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Sticking With the Failure You Know

Sticking With the Failure You Know post image

One of the interesting phenomenons when it comes to innovating, within an established organization, is that even though the organization knows it needs to innovate, and even encourages and funds innovation, chances are that it will almost immediately seek to shut-down an innovative venture if it does not produce profitable results, overnight. Innovation is threatening to an existing organization, especially a failing one, because innovation uses coveted resources and threatens the status quo. However, even though innovation is risky and comes with many unknowns, it is still vital to the survival and the growth of an organization.

An organization in decline knows that if it keeps doing business as usual, it will fail. It knows it must innovate and reach new markets, however, it also terrified that the time and resources it puts in to any new venture, will speed up their demise. So, when something does not produce immediate results, even if it shows promise and a path to profitability, an organization will hedge its bets and work to preserve any remaining resources. This is an attitude of, “Well, if we’re going to fail, we might as well stick with the failure we know.”

For an example of this, let’s look at the case of former smartphone company, Palm. In 2007 Palm announced a new product called the “Foleo.” The “Foleo” was to be a netbook-like device that worked as a “mobile companion” to a Palm smartphone. The Foleo, however, turned out to be one of the biggest technological flops, ever. In fact, Palm canceled the project before a single device ever hit the consumer market. Following the cancelation, Palm’s CEO quickly retreated back to a sole focus on their smartphones, which were becoming more and more obsolete by the minute. A few years later, Palm would be acquired by HP, who ultimately retired the Palm product line. In the end, Palm decided it was better to stick to what they knew, even though they knew that their smartphones were getting killed by competitors.

I believe, however, that Palm was actually on to something with the Foleo. As the Wikepedia article points out, the Foleo would have been the first mainstream “netbook” to market and, sure enough, not long after the Foleo was canceled, computer companies introduced their own netbooks. For the most part netbooks ended up being flops, but the innovation of netbooks have led to the thinner, lighter, more compact laptop computers and tablets that now dominate the consumer computer market. In fact, looking back on it, the Foleo had many tablet-like features, a full three years before the iPad was released. The Foleo’s design was slimmed down and the hardware (which included flash memory) enabled quick boot-up and response times. It was designed to connect to the internet through wifi and your Palm’s cellular data connection. It was also had a custom slimed-down OS and custom software developed for it, including a number of “apps,” like a music player, web browser, e-mail program, etc.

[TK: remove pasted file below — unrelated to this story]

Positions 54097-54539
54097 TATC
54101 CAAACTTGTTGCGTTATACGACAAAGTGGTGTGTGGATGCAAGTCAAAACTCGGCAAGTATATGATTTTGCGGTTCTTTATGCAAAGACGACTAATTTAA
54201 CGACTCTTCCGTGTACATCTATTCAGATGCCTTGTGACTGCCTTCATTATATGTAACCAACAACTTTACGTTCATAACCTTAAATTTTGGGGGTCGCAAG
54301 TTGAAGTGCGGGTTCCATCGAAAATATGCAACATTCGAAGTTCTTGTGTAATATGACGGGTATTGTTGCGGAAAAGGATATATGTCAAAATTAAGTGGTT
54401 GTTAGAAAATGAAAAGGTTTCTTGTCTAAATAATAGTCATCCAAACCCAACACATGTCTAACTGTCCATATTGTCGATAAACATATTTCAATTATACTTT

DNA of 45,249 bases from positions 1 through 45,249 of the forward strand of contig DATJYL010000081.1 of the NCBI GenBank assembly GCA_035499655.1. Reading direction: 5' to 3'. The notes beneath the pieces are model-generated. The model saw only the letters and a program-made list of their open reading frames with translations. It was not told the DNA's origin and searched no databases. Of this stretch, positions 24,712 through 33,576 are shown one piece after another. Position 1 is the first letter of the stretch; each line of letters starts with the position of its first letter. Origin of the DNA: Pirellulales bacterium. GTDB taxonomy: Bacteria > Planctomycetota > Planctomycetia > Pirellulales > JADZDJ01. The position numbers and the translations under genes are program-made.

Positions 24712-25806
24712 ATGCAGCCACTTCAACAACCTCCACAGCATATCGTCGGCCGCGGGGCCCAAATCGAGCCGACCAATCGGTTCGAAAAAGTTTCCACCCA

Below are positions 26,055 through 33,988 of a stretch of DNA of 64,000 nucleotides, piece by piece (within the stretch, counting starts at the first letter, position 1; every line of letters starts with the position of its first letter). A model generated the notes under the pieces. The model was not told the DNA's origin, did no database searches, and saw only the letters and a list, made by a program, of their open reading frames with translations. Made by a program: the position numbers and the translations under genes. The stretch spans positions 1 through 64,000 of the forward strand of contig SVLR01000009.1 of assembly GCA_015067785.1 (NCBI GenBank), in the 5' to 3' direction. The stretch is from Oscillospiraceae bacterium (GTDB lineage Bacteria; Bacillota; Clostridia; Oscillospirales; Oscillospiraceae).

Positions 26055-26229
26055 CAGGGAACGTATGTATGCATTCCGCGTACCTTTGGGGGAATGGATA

Now, I’m not saying that the Foleo would have saved Palm from failure. However, it may have given them a shot to disrupt the notebook PC market and to build upon and improve the device, perhaps leading future generations of the device to become the first true tablet computer. Yet, Palm balked and instead chose the failure it was comfortable with.

In order to keep our organizations from going the way of Palm and the Foleo we have to be willing to be innovators and risk-takers, not haphazardly, but by constantly testing, adapting, and improving new ideas and innovations. We have to measure the things that matter, like the ability to reach and adapt to new markets, even if it’s not profitable at first. We have to be willing to push through the criticism, the finger pointers, the status quo, and the doubters, especially if we believe our innovation is going to change everything.

We have to ask ourselves: will we fail slowly, clinging on to what we know? Or, will we risk failure trying to change the world, one last time? With the former option, failure is guaranteed, with the latter, success and transformation are still possibilities.

Which will you choose?

Oh, and before you consider choosing to fail comfortably, imagine for a moment that you just read this article on the latest generation, and number one selling tablet, in the world: the Palm Foleo Air.

This post originally appeared at The Blue Yarn.

Image: Flickr User thomcochrane

About the author: Rob is the co-founder and current co-pastor of City Square Church, a new and innovative United Methodist faith community in downtown Phoenix. In his years of experience in spiritual formation and creating active and engaged communities, Rob has become an expert at connection and networking. He now uses these experiences, along with technology and social media, to bring others together around creative ideas and events that aim to inspire innovation and bold leadership.

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